Mayoral Transition

Opportunities for Improved Justice for Immigrant Families in New York City
Marina Caeiro Former Program Director
Nov 26, 2013

As New York prepares for its first new mayor in 12 years,  a coalition of organizations hosted a series of discussions about the future of the city, called Talking Transition. This nonpartisan event was organized to provide a forum for ordinary New Yorkers to have their voices heard during the mayoral transition. The New York Immigrant Family Unity Program (NYIFUP), a pilot project administered by the Vera Institute of Justice (Vera), was discussed at Talking Transition as an opportunity for the new administration to increase justice for immigrants and their families.

During a panel entitled “Accessing Justice for New York Immigrants,” Chief Judge Robert A. Katzmann of the Second Circuit Court of Appeals, Professor Peter L. Markowitz from Cardozo Law School, and Angela Fernandez from the Northern Manhattan Coalition for Immigrant Rights, discussed NYIFUP and another immigrant justice initiative.

The context for the presentation was the crisis in legal representation for immigrants in the city—a crisis of both quantity and quality. A recent study showed that in New York City, a city where more than 35 percent of residents are foreign-born, more than 63,000 individuals were placed on deportation proceedings in a five-year period. Each year, 3,500 of those individuals went through removal proceedings on their own, being unable to afford legal counsel to represent them in court. In terms of quality, a survey of local immigration judges found that nearly 50 percent of those immigrants who had attorneys received inadequate or grossly inadequate representation.

As a response to the findings of the study, a working group led by Judge Katzmann has devised two service models to spark a sea change in the access to justice for immigrants in New York.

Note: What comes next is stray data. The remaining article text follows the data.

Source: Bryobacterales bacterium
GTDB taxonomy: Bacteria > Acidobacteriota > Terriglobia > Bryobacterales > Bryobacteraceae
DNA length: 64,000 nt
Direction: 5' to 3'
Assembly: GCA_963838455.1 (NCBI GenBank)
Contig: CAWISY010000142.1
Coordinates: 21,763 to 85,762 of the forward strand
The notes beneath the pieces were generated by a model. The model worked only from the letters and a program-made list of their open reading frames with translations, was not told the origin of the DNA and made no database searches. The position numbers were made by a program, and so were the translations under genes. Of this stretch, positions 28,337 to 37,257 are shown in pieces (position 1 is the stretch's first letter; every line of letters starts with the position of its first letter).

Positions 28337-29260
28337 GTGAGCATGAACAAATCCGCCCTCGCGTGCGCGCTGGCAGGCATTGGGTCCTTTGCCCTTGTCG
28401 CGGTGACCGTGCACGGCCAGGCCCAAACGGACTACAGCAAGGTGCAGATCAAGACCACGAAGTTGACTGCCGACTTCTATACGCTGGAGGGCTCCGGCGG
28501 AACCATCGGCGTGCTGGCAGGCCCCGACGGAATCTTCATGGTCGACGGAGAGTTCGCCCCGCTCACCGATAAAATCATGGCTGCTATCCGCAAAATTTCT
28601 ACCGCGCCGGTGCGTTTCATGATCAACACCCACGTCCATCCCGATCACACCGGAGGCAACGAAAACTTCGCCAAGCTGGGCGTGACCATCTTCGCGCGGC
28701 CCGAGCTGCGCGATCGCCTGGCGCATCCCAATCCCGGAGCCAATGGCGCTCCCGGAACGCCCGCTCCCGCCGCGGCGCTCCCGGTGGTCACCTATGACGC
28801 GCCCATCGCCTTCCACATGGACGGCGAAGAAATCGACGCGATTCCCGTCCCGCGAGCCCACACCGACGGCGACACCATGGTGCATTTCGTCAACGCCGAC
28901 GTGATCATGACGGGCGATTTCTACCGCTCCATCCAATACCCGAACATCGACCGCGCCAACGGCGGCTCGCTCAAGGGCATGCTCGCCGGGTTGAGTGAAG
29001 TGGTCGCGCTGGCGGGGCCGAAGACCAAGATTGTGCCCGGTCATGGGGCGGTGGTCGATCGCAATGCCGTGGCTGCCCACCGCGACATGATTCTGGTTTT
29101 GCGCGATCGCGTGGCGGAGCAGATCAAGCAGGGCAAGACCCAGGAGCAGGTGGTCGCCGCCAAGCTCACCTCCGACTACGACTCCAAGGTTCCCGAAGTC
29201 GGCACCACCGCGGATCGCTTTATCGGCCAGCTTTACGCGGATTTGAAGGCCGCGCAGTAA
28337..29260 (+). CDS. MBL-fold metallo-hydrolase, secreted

NYIFUP launched Nov. 6, 2013 with funding from the New York City Council to provide high-quality legal representation to 190 indigent immigrants with cases venued at the Varick Street Immigration Court. Two legal services providers, The Bronx Defenders and Brooklyn Defender Services, are offering representation at all stages of immigration court proceedings. The pilot will generate concrete data that Vera will use to study the impact of the first institutionally provided deportation defense system in the country.

At current funding levels, NYIFUP will be able represent about only 20 percent of the estimated 900 unrepresented cases per year at the Varick Street Immigration Court. A collaborative of organizations supporting NYIFUP is seeking additional funds from New York City and State so that NYIFUP will be able to serve all New Yorkers at Varick Street, as well as three other immigration court locations. In support of their efforts, the organizations have recently released a study entitled, The New York Immigrant Family Unity Project: Good for Families, Good for Employers, and Good for all New Yorkers, outlining the program’s significant savings to the government and employers. The study recommends that the office of the Mayor and the New York City Council include a $5.3 million appropriation for NYIFUP in the 2014-2015 budget.

The second representation initiative discussed by the panel was the Immigrant Justice Corps, which is currently under development with the support of the Robin Hood Foundation. Once in place, the Corps would provide 25 attorneys with three-year fellowships to serve indigent immigrants, 15 college graduates with two-year fellowships to serve as community advocates, and the opportunity for interested senior lawyers to be engaged in the program by providing their experience to support new attorneys and advocates.

Talking Transition has provided a unique opportunity to voice New Yorkers’ concerns and to showcase innovative public policy initiatives for the future of the city. Since the announcement of the pilot, NYIFUP supporters have received inquiries from California, Arizona, Chicago and Washington, D.C. seeking information about how they might start a similar project in their areas. Both the NYIFUP pilot and the Immigrant Justice Corps are clear examples of innovative policy thinking that can test new justice models for the future of the City of New York and the country.